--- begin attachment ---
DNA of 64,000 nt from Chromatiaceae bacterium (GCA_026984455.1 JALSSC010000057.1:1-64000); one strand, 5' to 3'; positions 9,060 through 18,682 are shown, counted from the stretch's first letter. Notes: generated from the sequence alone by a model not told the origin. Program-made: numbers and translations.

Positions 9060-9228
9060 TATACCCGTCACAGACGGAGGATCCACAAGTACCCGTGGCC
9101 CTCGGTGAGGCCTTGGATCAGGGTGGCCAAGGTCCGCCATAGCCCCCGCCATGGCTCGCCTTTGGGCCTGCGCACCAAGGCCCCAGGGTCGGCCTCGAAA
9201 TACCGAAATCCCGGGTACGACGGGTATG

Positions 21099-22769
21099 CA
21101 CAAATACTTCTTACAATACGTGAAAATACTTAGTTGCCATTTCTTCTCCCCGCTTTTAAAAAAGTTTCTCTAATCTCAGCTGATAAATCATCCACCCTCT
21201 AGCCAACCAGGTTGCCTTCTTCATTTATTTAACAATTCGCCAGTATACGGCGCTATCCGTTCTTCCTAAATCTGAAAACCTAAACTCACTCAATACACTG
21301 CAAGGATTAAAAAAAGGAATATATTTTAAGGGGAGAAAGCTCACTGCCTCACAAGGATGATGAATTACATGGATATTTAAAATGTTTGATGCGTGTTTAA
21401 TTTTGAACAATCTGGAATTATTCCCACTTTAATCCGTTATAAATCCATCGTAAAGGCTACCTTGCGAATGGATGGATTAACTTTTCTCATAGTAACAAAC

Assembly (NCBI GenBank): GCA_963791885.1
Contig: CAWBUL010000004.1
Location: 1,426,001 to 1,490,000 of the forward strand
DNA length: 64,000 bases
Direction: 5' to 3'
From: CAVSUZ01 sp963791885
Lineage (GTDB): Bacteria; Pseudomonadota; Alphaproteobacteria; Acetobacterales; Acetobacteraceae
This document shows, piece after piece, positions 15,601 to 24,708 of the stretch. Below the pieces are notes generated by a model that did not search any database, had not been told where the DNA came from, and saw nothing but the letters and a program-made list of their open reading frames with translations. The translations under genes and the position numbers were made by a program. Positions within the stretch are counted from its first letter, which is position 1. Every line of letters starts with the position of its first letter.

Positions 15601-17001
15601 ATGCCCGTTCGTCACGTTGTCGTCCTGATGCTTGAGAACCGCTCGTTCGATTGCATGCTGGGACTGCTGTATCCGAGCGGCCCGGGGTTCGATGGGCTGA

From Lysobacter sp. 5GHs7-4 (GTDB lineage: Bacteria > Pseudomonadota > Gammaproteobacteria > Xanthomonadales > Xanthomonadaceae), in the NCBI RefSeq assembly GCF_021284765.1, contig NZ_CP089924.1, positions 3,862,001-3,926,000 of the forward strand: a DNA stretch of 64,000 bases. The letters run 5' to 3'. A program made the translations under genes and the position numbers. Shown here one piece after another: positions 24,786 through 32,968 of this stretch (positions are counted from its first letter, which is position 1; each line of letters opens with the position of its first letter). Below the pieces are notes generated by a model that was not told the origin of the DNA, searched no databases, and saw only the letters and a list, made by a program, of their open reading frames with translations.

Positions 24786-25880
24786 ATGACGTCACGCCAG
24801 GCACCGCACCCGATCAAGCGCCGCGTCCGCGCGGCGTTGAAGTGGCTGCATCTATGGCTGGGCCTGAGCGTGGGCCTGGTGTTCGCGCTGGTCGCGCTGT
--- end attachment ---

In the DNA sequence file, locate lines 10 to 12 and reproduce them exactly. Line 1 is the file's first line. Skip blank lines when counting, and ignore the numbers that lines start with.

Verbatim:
21301 CAAGGATTAAAAAAAGGAATATATTTTAAGGGGAGAAAGCTCACTGCCTCACAAGGATGATGAATTACATGGATATTTAAAATGTTTGATGCGTGTTTAA
21401 TTTTGAACAATCTGGAATTATTCCCACTTTAATCCGTTATAAATCCATCGTAAAGGCTACCTTGCGAATGGATGGATTAACTTTTCTCATAGTAACAAAC

Assembly (NCBI GenBank): GCA_963791885.1